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We, we did have my daughter complained to the manager actually because my other daughter who lives in [City B] she was down and we went in to see John and he was almost flat in bed and the nurse was actually feeding him porridge almost lying flat and [laughs] and [Daughter] said, [Daughter] said to her, “Don’t you think it would be better if you sat him up a bit?” Because he was clearly struggling; and she said, “Ooh I suppose so,” she said. And this was the, this was the qualified nurse...

Oh goodness.

...so, so I mean she could tell that we were quite annoyed. Anyway [Daughter], [Daughter] went down and complained to the manager that, you know, it was appalling that this woman, who was actually the qualified nurse didn’t know. So then a notice went on the wall behind his bed saying, under no circumstances must you feed John other than sitting up; but you’d think that a nurse would know that really wouldn’t you?

 

June describes continuing healthcare and funded nursing care.

June describes continuing healthcare and funded nursing care.

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You said earlier that you knew that you would get some funded nursing care was that what they were referring to was sort of half-funding?

No, that was if somebody goes into a nursing home and they have sort of recognised health needs there’s a payment I think it’s about £150 a week which is a contribution towards the costs of care so, but the continual healthcare funding is something else, yeah, yeah, but it all comes out of NHS funding in the end, so yeah.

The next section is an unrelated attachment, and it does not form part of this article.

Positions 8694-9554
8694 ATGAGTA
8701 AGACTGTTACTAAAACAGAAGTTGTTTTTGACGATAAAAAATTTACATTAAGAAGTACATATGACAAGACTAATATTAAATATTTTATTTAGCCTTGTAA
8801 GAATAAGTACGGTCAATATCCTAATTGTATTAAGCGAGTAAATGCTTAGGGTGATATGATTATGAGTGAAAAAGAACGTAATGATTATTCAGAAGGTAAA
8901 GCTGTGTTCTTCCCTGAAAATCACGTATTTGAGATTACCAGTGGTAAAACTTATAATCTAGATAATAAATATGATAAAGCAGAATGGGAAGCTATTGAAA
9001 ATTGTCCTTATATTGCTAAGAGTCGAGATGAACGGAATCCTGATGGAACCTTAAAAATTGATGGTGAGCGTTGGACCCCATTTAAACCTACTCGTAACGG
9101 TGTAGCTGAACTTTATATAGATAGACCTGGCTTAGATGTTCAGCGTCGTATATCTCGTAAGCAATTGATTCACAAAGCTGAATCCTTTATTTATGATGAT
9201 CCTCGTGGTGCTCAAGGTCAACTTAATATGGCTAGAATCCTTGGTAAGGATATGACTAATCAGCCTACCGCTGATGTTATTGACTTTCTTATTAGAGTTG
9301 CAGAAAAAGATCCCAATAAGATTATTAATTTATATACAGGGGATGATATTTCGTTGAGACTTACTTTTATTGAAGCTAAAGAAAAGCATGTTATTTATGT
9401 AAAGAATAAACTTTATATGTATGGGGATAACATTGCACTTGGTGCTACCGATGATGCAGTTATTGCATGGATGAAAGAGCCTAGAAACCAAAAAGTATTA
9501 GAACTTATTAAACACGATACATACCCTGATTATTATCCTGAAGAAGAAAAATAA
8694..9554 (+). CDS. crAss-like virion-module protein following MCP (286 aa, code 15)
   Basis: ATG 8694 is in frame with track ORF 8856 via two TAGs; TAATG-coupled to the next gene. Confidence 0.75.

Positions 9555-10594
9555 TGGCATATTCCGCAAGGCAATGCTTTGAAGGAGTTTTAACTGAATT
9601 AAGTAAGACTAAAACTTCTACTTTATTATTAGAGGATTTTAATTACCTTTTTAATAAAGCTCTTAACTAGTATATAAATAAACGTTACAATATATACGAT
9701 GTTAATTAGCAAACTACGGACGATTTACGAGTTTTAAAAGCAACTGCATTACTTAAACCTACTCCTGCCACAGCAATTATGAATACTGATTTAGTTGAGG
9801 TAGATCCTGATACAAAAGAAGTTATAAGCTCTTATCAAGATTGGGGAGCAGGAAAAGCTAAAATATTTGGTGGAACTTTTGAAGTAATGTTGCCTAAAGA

The nursing home delayed charging June’s husband until the CHC application process was completed.

The nursing home delayed charging June’s husband until the CHC application process was completed.

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So told me the costs and we knew we would get funded nursing care, which was, it’s about £150 a week, I think, something like that. So he, a place became available about ten days/two weeks later, so he was transferred by ambulance to [Residential home] Nursing Home and I mean at that point we knew we were self-funding but the continual healthcare funding was overhanging at the time really. So I then got, was getting bills from [Residential home] and we got to, well I think there was a £6,000 bill and a £7,000 bill, and I explained to them that we were in the process of continual healthcare funding, we were, we had an interview which they’d postponed and so, you know, that was what we were waiting for, so they agreed to defer it really.